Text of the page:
Out with horndog high school football star Kwame Kilpatrick, in with thoughtful NBA All Star Dave Bing? Sounds like a good bench substitution to me.
Next week the Hall-of-Famer will announce his intention to run for mayor of Detroit. "I've made my decision," Bing told columnist Rochelle Riley in a Detroit Free Press exclusive. "It's time for someone with a fresh outlook to lead the city."
This kickass news would bring me to tears, if I had any left.
HELP WANTED: Mayor of Detroit -- Must Have A Clue
A half dozen others may make a run for the position vacated last week by Kilpatrick, who's leaving to enjoy a respite from his unique brand of mayoral zaniness by spending quality time in jail. All of us who loved reading his risque text messages are praying Kilpatrick will remember to bring his BlackBerry with him to the slammer.
"It's going to be a tough situation for anybody to manage through," Bing said in reference to Kilpatrick's embarrassing mayoral mess. Detroit also faces a budget deficit, labor contracts that expired last June, and FBI investigations into City Council shenanigans.
QUALIFICATIONS: Looking For Candidate Willing To Take One For The Team
Bing came to Detroit from Washington, D.C., as a first-round pick of the Pistons in 1966. He was named NBA Rookie of the Year, averaging 20 points a game as a guard. During his sophomore year, Bing led the league in scoring with 2,142 points -- a shocker that marked the emergence of the shooting guard as an NBA threat. Bing served as captain of the Detroit Pistons from 1966 to 1975.
"Mr. Piston" chose to build his life after basketball in the Motor City, using his savings to start The Bing Group, which supplies parts to U.S. automakers. Bing made it a priority to employ inner-city residents and restore urban communities. The popular businessman is credited with spearheading Kilpatrick's Next Detroit neighborhood initiative that selected six neighborhoods for beautification, economic renewal, and reduction of crime. And when the Detroit public school system was going to cancel team sports, he initiated fundraising efforts to bring the programs back to life.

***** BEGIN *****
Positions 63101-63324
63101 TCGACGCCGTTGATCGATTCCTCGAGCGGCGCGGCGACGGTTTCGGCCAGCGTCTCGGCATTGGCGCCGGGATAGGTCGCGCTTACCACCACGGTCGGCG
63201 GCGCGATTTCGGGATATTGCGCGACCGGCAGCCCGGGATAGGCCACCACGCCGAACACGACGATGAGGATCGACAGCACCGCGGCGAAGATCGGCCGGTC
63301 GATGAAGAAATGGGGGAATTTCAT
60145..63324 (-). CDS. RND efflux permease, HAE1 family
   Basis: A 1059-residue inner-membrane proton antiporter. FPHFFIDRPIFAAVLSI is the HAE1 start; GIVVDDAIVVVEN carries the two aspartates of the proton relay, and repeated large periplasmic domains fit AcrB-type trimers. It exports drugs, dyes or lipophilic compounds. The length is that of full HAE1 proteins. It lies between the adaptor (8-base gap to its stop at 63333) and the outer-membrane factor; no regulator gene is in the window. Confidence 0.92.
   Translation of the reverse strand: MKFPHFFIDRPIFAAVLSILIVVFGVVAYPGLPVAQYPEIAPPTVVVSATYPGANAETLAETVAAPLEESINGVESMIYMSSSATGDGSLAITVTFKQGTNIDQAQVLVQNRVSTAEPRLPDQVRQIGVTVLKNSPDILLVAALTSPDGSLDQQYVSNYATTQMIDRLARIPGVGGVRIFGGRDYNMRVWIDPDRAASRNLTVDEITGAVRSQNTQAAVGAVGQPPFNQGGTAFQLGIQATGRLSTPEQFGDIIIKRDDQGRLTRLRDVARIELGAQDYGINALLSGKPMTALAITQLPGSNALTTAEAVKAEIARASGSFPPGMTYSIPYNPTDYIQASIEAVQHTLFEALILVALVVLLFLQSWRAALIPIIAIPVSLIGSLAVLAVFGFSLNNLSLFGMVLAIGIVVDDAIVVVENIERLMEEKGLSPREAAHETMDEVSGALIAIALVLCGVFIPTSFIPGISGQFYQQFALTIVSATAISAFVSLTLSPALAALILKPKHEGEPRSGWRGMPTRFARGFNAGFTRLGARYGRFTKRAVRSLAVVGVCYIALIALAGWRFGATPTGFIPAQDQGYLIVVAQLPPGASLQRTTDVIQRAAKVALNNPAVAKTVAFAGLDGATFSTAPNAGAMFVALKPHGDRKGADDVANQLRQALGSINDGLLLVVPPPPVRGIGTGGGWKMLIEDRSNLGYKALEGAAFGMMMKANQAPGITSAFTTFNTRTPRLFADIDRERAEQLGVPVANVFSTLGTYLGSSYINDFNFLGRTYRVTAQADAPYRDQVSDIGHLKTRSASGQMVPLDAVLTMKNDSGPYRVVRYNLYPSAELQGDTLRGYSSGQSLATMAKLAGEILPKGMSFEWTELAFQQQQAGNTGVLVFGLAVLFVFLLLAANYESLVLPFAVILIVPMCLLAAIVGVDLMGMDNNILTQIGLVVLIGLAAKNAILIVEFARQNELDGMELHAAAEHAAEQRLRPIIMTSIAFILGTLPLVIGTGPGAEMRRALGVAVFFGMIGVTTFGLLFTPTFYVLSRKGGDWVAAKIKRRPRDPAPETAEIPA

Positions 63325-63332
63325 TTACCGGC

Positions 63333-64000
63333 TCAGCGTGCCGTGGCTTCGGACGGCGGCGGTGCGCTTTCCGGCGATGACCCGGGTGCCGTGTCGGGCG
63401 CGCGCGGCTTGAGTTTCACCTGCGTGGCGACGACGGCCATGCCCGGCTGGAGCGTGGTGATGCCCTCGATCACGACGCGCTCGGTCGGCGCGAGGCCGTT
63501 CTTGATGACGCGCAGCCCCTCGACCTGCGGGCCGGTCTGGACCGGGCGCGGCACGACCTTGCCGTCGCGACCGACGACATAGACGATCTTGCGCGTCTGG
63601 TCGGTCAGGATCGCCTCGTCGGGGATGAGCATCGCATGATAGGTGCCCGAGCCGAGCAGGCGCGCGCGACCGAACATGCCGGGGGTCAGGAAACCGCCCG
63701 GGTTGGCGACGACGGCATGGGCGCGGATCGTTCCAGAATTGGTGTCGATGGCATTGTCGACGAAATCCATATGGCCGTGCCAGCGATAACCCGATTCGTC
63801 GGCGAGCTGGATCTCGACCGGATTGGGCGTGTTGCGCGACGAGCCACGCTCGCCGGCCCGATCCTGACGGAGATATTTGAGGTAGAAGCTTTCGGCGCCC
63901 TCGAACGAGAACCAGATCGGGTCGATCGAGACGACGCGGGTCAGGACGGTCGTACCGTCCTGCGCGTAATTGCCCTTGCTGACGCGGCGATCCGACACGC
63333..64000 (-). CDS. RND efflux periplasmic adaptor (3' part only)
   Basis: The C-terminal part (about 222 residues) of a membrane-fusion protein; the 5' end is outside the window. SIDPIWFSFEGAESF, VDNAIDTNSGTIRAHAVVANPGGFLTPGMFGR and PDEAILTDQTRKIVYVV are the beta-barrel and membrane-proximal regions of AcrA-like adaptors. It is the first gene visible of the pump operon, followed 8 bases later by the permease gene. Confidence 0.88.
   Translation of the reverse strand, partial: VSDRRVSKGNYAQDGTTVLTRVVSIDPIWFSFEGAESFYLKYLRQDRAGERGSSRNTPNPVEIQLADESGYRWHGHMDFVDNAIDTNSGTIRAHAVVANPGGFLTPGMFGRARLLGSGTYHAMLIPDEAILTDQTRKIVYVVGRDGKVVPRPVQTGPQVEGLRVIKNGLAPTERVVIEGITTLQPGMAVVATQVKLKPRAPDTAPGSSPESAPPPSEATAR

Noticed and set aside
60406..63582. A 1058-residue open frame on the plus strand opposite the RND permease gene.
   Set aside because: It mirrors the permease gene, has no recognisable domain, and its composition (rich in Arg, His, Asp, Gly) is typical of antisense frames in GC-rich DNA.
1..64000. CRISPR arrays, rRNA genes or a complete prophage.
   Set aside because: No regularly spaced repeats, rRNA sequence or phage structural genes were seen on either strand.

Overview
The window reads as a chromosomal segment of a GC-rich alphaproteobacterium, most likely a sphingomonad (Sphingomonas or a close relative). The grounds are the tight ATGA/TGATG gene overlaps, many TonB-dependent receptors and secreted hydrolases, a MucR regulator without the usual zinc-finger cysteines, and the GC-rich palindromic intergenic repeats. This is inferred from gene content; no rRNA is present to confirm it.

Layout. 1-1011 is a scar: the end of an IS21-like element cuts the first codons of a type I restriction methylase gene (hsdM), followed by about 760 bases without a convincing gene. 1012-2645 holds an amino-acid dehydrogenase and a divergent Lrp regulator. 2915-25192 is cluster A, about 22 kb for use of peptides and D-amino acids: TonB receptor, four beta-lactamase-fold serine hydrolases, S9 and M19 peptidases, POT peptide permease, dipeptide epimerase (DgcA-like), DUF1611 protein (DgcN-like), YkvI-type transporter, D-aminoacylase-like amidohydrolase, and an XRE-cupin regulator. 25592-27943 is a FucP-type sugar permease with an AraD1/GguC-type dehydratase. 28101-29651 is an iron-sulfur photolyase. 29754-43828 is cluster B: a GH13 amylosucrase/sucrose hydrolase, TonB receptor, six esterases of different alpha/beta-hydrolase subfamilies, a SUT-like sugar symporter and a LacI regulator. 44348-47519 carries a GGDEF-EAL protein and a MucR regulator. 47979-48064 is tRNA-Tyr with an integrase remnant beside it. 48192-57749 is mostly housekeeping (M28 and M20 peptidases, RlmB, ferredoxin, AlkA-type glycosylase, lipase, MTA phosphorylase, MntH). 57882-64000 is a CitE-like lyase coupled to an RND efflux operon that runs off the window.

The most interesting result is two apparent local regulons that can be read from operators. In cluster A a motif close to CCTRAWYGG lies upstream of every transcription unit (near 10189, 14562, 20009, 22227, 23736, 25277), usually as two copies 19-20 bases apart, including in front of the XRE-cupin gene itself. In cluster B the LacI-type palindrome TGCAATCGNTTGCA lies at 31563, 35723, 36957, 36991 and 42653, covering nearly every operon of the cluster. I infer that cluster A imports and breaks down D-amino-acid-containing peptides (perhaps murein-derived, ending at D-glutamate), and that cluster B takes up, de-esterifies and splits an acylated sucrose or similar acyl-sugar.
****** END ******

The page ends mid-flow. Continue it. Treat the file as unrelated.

Alas, comedy lovers, Bing will never be as amusing as the Hip-Hop Mayor who, for instance, tried to sell America's half of the Detroit-Windsor Tunnel to Canada until....whoops!....his ankle tether alerted U.S. authorities that Kilpatrick had driven to Windsor illegally.
Now more than ever, Detroit needs a mayor with a clue.
Of course there's no guarantee Bing will win, considering what Detroit Free Press columnist Drew Sharp calls "Detroit's nearsighted propensity for questioning the authenticity of one's blackness because you dress conservatively, dare to speak grammatically correct, or seek suburban allies in helping remedy the city's ills."
But we'll find out soon enough.
Welcome to politics, Dave. Better late than never.
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Update: On May 5, 2009, Detroiters elected Dave Bing to serve out Kilpatrick's term. "You have voted for change," Bing said to the hundreds of supporters who greeted him Tuesday night after his victory. "We will start immediately and try to attract jobs back into the city of Detroit. We will start immediately in trying to make sure our neighborhoods are safe."